In similarly twisted-together fashion, crip is surrounded by controversies, arising from some similar concerns as those that fuel controversies around queer (including race, class, and gender), but they play out differently. In a much-discussed article for The Feminist Wire, for example, Mark Sherry argued that “‘Crip’ is the new fashion- able term among disability studies academics,” but that certain groups, including those with “cognitive impairments,” homeless people, or survivors of violence, “won’t use such a trite, trendy cliche as ‘crip politics’” and are “offended” and “alienated” by the term (Sherry 2013). Not long before, a call had come out for a special issue of the Journal of Literary and Cultural Disability Studies (Johnson and McRuer 2013), which took a much more optimistic—in fact, deliberately playful—stance. The call proposed the term cripistemologies and argued that such a conception was “poised on the tip of our tongues, called for, yearned for.” Crip is also racialized in specific ways: for example, although the term predates the emergence of the Los Angeles Crips, controversies about racist and classist appropriation regularly arise when it is used in predominantly white, middle-class, academic contexts. Finally, in an effort to reclaim the term’s apparent lean toward physical impairment, some scholar/activists, including Erick Fabris, use the term psychocrip to designate a resistant identity built around madness and psychiatric survivorship (Fabris 2011). My own use of crip politics aligns most closely with Kafer’s: it is an attempt to signal a belief in potentiality and flexi- bility, an effort to occupy a more “contestatory” space that merges activist and aca- demic work, as well as hope for coalition across disability categories (Kafer 2013, 15– 16).

Source: The Bodymind Problem and the Possibilities of Pain

Identity is fluid and complicated, much like disability. I proudly call myself as a crip because it makes me feel powerful. It takes a word previously hurled at me, making me feel ashamed, alienated, and unworthy and flips it on its axis. Crip gives me agency. Crip is my culture. Crip is my community filled with badass freaks and outcasts who are classified as abnormal by society and wear that designation as a badge of honor. Because we’re not trying to assimilate into a culture that doesn’t know what to do with us in the first place.

But crip isn’t for everyone. I have friends with disabilities who would never use that appellation. And I respect whatever label they choose to self-identify with because it’s up to each individual to figure out what descriptors are personally empowering and which ones are not. There will always be internal debate and disagreement on semantics, but ultimately we’re still part of the same community-the largest, and most beautifully unique community in the world.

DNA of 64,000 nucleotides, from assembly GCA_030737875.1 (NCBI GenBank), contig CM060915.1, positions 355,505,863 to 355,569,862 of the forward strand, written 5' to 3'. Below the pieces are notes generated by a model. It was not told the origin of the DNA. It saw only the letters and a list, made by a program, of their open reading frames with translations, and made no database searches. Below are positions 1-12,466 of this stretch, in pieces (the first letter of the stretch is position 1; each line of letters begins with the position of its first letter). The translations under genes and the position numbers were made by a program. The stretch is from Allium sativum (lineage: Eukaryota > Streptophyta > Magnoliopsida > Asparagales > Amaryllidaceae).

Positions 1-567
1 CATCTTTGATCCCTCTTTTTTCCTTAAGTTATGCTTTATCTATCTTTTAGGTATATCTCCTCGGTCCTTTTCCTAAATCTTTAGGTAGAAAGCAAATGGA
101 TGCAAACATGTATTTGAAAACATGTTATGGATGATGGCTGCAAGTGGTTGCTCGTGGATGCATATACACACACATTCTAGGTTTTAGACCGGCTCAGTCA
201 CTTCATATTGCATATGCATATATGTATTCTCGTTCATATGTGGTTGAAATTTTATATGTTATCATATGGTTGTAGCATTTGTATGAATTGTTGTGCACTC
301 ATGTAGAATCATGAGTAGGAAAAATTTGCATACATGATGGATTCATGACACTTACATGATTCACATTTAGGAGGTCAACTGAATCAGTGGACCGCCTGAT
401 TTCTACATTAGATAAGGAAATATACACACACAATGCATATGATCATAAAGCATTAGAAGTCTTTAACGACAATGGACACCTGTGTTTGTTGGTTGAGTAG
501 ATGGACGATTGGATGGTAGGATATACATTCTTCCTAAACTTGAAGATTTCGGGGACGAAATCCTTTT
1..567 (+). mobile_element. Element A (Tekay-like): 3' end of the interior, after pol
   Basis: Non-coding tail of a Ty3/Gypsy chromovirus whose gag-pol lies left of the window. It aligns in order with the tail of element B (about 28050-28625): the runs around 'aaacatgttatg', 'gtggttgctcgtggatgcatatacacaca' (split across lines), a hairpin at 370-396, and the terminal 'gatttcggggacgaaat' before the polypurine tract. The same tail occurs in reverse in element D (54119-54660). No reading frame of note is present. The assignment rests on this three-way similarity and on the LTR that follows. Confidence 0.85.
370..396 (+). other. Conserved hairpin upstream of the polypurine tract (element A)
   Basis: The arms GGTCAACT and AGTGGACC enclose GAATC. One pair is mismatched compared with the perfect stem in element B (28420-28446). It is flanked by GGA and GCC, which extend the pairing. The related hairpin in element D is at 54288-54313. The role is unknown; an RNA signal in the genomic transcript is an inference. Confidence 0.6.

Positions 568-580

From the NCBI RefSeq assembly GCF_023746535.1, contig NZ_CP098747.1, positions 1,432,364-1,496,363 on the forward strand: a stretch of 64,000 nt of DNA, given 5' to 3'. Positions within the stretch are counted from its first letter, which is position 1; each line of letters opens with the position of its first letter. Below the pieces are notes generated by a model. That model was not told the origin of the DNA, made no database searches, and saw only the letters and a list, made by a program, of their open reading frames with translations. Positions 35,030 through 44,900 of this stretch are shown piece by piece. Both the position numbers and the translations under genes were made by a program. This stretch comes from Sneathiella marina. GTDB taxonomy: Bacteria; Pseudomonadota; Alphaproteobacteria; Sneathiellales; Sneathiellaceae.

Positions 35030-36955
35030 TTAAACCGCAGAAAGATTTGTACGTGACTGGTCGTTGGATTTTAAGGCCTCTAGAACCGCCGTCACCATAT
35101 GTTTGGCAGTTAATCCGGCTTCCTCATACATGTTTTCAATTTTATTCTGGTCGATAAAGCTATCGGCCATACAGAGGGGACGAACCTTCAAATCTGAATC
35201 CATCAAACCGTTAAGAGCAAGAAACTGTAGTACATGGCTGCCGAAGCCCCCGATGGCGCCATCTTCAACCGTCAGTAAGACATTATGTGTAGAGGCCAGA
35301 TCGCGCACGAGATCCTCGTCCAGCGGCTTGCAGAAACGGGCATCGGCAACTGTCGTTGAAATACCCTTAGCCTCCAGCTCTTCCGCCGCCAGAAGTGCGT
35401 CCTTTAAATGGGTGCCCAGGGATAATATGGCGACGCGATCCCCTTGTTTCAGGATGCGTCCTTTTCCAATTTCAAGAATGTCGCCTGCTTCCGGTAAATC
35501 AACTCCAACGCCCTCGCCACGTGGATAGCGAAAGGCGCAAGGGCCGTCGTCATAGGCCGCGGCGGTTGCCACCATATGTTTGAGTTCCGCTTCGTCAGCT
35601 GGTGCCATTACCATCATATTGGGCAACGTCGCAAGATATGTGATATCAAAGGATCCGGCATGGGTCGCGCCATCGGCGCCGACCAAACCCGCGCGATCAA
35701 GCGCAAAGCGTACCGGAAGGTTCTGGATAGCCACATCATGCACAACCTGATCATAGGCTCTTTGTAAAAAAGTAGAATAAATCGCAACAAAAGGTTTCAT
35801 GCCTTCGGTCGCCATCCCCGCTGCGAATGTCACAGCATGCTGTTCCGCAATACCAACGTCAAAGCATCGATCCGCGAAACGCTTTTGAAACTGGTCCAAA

Tales From The Crip: Ready, Willing, and Disabled | Bitch Media

I say that “crip” is my favorite four-letter word in that it’s profane to some, but to me, I love it. And I think it’s a good descriptor for me personally. So language in disability is still a very hotly debated issue. So some people want to be called disabled, some people want to be called people with disabilities. It has been going on for decades, this debate. And there’s theoretical models behind why people want to be called what they want to be called and issues of identity wrapped up in that as well. And so then, when the word “crip” came along–I certainly did not come up with it–and I’m trying to remember when I first heard crip being used. It was when I got into disability studies and kind of learned about this whole other disability culture and these rebellious disabled people that were doing all these really rad things that I had never been taught in school and didn’t know anything about. And I really loved this idea of reclaiming this word. So crip obviously comes from “crippled,” which is, I hear the word crippled in relation to disability or anything, and I just cringe. But when I hear the word crip, to me, it’s such a signifier of identity and culture, and it is a bad word in a lot of ways, and it has an edge to it. But it’s also a really cool word, I would say, in that when someone I meet who’s disabled refers to themself as a crip, I kind of know that they’re down. It’s like a way of, to me, I just assume that we’re probably gonna be on the same wavelength in terms of politics and identity and disability culture.

Let’s Talk About Crip Culture | Bitch Media

Published by Ryan Boren

#ActuallyAutistic parent and retired tech worker. Equity literate education, respectfully connected parenting, passion-based learning, indie ed-tech, neurodiversity, social model of disability, design for real life, inclusion, open web, open source. he/they

Navigating Stimpunks

Need financial aid to pay for bills or medical equipment? Visit our guide to requesting aid.

 

Need funds for your art, advocacy, or research? Visit our guide to requesting funds.

 

Want to volunteer? Visit our guide to volunteering.

 

Need a table of contents and a guide to our information rich website? Visit our map.